The Untold Story of the Fearless Connie Fleming

One of the few mentions you’ll find of her appears in a 2016 New Yorker article profiling the insurgent, cutting-edge New York City fashion designer Shayne Oliver of Hood By Air. Oliver, in the thick of organizing the upstart label’s latest groundbreaking show for New York Fashion Week, stops to look at a text on his phone: “‘Ooooooh!’ he says, ‘Connie just got confirmed for the door.’ He’s referring to Connie Girl, a legendary New York City doorwoman with a fearsome reputation for being impossible to get past and impossible to book. ‘Taste that,’ he said. ‘Ta-a-a-aste.’”

Connie’s website no longer exists, and beyond that brief, intriguing mention, there is only a scant digital trail: A 2012 Huffington Post headline that reads “Michelle Obama Played By Transgender Model Connie Fleming On Candy Magazine Cover”; blurry videos of her club performances on YouTube; a 2010 New York Times article titled “The Bold Crossings of the Gender Line” in which she shares her perspective as “fashion’s transsexual ‘It’ girl” of the early ’90s; and a 2007 Village Voice article titled “NYPD Busts Ass,” which reports that “police at the station referred to Connie Girl as ‘it’ and ‘that’” after raiding a club where she worked the door.
After a private message on Twitter and a few weeks of crossed lines, we managed to connect with Connie by phone, and when we bring up the mention in the New Yorker, she says she never heard about it, and laughs. 

Connie at the Love Ball at Roseland Ballroom, 1988 or 1989.

Born in Jamaica, Fleming moved with her mother to Flatbush, Brooklyn when she was five years old so her mother could further her education and make a new life away from Fleming’s alcoholic father. Assimilating into America, Fleming’s school life quickly became a living nightmare. “As a trans child, it was horrifying,” she shared. “From the first day of first grade to the last day of high school, they hated me. I couldn't have cared less. By eight, the world shows its face to you—how mean, how petty, how violent it can be.” 
Fleming has blocked out many memories from her youth, but what she does remember are the daily, incessant threats of sexual and physical violence at school. When she started openly identifying as trans, her relationship with her mother became fraught, too. “She didn't understand. It was hard for her to deal with. I had fights at school, and then I would have to fight at home.” Like many others, she found her safe haven in art, specifically fashion illustration. 
After several sickening encounters in her high school locker room with the football and basketball teams, Fleming stopped going to gym class entirely, saying, “I didn't think I would survive.” At the end of her senior year, she lacked the gym credits to graduate. With the support of an art teacher who believed in her, she got her art portfolio together, earned her GED, and started taking classes at the Fashion Institute of Technology.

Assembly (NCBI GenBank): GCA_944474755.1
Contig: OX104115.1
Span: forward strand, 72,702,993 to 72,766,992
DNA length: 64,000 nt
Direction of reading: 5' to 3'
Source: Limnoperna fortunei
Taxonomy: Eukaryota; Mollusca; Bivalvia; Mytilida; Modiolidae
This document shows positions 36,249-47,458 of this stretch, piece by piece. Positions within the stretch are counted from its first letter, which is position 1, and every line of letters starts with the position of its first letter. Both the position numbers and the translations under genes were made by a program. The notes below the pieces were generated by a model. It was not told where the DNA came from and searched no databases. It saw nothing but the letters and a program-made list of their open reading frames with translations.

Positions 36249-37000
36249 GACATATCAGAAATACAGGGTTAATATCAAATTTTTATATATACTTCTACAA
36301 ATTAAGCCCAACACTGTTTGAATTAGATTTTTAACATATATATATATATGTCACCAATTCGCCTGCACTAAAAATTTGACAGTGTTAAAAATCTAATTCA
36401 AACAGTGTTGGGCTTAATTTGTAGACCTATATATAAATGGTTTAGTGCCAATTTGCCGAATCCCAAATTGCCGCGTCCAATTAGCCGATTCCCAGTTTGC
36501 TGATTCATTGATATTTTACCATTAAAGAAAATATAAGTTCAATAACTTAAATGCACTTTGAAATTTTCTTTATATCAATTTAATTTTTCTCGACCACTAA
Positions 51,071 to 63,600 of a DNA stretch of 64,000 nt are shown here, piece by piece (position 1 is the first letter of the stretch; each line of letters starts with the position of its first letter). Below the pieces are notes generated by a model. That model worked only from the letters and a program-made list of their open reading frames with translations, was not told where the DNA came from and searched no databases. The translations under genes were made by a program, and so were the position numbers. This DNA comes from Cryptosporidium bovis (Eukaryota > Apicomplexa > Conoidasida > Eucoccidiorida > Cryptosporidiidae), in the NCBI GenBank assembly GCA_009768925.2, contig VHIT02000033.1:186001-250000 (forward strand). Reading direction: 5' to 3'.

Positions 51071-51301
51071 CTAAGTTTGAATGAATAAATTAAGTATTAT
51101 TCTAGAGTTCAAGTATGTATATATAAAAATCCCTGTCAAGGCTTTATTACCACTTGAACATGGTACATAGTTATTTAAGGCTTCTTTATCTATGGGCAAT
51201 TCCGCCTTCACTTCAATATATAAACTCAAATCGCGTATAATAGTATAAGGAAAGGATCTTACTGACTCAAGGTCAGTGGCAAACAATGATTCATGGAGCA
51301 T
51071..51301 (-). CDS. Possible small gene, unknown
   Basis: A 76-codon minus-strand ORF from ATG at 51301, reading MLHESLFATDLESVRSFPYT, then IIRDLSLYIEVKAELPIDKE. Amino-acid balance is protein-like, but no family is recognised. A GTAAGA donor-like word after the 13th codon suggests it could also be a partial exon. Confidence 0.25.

During this time, she recalls wandering around New York City with PTSD. To support her education, she got a job at a vintage boutique, and it was there that fate brought her to David Glamamore, an emerging drag performer, and Matthew Kasten, who booked the performers at St. Mark’s storied Boy Bar. Kasten immediately saw Fleming’s potential, and told her, “You’re going to do the show. That’s it.” Fleming had never even expressed interest—she had never performed before, and she had very little confidence in herself. “I didn’t know how to speak or relate to people,” she said. “I never learned it in school. People come to New York City from all over to build themselves back up.” Kasten’s blind faith in Fleming pushed her onstage and into a new life. 

The Boy Bar Beauties in 1986. Photo by Matthew Kasten.
Gina, Raven, and Connie of the band FDR DRIVE. Photo by Doris Kloster.

In the late ’80s, eighteen-year-old Fleming, Glamamore, and others came to be known as the Boy Bar Beauties—cult figures in the now-legendary, boundary-pushing downtown club scene that included Limelight, Tunnel, and Palladium.

One night, Kasten off-handedly referred to her as “Connie Girl” when calling her up onstage, and the name stuck. It wasn’t long before people were stopping her on the street. “I turned around and was like, ‘Wait a minute. I’m famous below 14th Street!’”
As her name rose in the downtown scene, she found herself on the verge of working with her idols, only to find one after another falling to AIDS. She arrived to the set of a Francesco Scavullo photo shoot ready to work with the famed makeup artist Way Bandy, only to learn he had just passed away. She was invited by Keith Haring to perform a song by Yoko Ono, with the singer herself in attendance. Haring would pass from AIDS-related symptoms soon after.

Connie and Keith Haring at an FDR Drive performance at The Pyramid, 1989. Photo by Tom Eubanks
Codie Ravioli, Gina Vala Vetro, Connie, and Becky backstage at the Palladium, 1990. Photo by Tina Paul.
Connie by Francesco Scavullo, 1990.

Then, one day, Fleming stepped off the stage. She wanted to give herself a real shot at being a high fashion model. “If you perform on stage [as a trans person], you’re a drag queen,” she says. “You can’t really be taken seriously. The line was drawn, and it was drawn by people outside of us.” Her goal was never to turn her back on the drag community. “There are only a few employment options available to trans people,” she explained. “You’re a whore, or you can be on stage and perform. There’s no room in society for us. I was super lucky and thankful that I had drag because it was a safe environment for me to transition. [The drag community] took a broken child and rebuilt her. They gave me confidence and a voice, and lifted my head up off the ground, but I had to solidify myself within.” International Chrysis, Salvador Dalí’s protégé, was booked at Boy Bar, and she became Fleming’s mentor through this transition. Fleming is forever grateful to her, saying, “She saw my future before I could even see it myself.”